Chandigarh shopkeepers say since Chinese products are not affected by GST, their rates have remained unchanged, unlike those made in India.
The government’s efforts to popularise home-grown brands has failed to influence people’s choice as Chinese crackers and decorative lights continue to find more buyers, courtesy their cheaper rates in comparison to their Indian counterparts.
With just a week left for Diwali, shopkeepers in the city are busy displaying the ‘Made in China’ variants at their shops. They say people are not boycotting Chinese products, adding that since the Goods and Services Tax (GST) has not impacted these products, they remain cheaper and in demand. These products are easily available in the markets of Sectors 18, 19, 22, 26, 25, among others. On an average, a 10-metre strip of Chinese LED decorative light costs Rs 50, while the ones manufactured in India are priced around Rs 600.
Better design, colour
Wide variety of designs and colours is another attraction that makes Chinese products outscore the Indians ones. Shopkeepers are making a good business. After all, its a festive season! Shopkeepers say the made in India products have been badly hit by the GST, making competition easier for the Chinese products. If you plan to light up your balcony using a made in India light strip, they say, you will need to shell out up to Rs 1,000.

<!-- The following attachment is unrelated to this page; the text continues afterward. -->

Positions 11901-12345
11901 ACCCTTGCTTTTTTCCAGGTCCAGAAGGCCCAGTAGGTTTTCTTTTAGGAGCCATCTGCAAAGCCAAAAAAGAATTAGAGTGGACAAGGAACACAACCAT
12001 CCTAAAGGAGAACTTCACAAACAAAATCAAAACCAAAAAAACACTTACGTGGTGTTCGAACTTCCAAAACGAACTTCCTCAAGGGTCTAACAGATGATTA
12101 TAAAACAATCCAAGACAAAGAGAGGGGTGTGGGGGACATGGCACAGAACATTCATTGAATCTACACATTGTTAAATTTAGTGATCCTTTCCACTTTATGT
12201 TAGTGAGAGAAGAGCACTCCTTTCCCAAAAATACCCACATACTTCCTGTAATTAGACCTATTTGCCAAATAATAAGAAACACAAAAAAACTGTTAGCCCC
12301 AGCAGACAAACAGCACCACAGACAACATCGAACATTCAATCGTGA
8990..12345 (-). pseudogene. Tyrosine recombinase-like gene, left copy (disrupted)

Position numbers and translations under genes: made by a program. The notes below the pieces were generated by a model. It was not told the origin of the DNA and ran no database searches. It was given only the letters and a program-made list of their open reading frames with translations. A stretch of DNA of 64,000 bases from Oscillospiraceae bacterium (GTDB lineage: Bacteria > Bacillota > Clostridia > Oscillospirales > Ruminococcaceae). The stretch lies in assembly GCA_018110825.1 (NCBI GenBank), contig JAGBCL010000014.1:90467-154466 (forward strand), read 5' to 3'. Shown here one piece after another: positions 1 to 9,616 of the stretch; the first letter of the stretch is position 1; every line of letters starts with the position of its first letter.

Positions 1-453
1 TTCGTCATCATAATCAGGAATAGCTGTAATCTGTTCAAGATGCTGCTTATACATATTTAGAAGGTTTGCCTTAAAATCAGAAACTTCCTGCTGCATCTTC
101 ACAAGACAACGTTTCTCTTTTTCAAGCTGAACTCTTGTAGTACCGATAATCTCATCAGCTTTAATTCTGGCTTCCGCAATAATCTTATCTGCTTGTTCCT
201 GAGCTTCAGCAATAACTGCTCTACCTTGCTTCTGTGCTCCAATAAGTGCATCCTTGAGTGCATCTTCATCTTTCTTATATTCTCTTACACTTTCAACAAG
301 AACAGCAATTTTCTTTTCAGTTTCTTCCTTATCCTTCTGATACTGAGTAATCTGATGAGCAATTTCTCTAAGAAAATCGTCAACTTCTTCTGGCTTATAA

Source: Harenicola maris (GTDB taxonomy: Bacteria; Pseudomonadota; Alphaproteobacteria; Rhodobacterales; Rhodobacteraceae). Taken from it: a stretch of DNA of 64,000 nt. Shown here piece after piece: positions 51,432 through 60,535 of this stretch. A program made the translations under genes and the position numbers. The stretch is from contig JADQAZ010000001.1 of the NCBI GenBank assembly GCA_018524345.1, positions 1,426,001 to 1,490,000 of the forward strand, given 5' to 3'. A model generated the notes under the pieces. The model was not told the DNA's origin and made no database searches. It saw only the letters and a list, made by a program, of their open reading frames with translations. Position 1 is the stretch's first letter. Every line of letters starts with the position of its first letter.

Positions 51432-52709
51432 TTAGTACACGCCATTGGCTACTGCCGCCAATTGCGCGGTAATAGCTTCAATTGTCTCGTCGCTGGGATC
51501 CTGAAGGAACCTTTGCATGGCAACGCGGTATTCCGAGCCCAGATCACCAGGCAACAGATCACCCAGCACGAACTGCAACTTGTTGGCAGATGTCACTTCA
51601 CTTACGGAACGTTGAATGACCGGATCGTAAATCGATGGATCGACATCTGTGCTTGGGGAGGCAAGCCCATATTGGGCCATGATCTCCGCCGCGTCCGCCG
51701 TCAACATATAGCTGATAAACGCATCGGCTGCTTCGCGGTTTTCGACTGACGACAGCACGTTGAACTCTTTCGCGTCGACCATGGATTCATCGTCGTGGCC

They are cheaper too
Shopkeepers at Sector 18 Electricity Market say the prices of Chinese products have largely remained unchanged. However, the price of lights and crackers made in India have increased by Rs 40-Rs 50. Subhash Kumar, who runs a shop in this market, says, “A 10-metre strip of Chinese lights cost Rs 50. The same for the ones manufactured in India is between Rs 500 and Rs 600, depending on the variety.”
Quantity matters, not quality
Even though stalls of crackers are yet to be set up in markets like those in sector 22 and 19, they are available in the wholesale cracker market in Sector 42. Traders at the wholesale markets say Chines crackers are in greater demand because people prefer quantity over quality while buying crackers for Diwali.
‘None care for handmade products’
Bheem, a shopkeeper who sells handmade lamp shades and decorative lights in Sector 22 market, says, “We make these products ourselves, be it lights or paper lampshades. But nobody cares to buy traditional and handmade items for Diwali since Chinese products offer them more varieties and they are also cheaper. They pose a threat to our business.”
Ajay jagga, a city-based activist, echoes Bheem’s concerns. He has submitted a representation to deputy commissioner Ajit Balaji Joshi and has sought a ban on the sale of Chinese products, including lights and crackers in Chandigarh. He says police should set up helpline numbers or provide information about illegal sale and storage of foreign made fireworks in the city.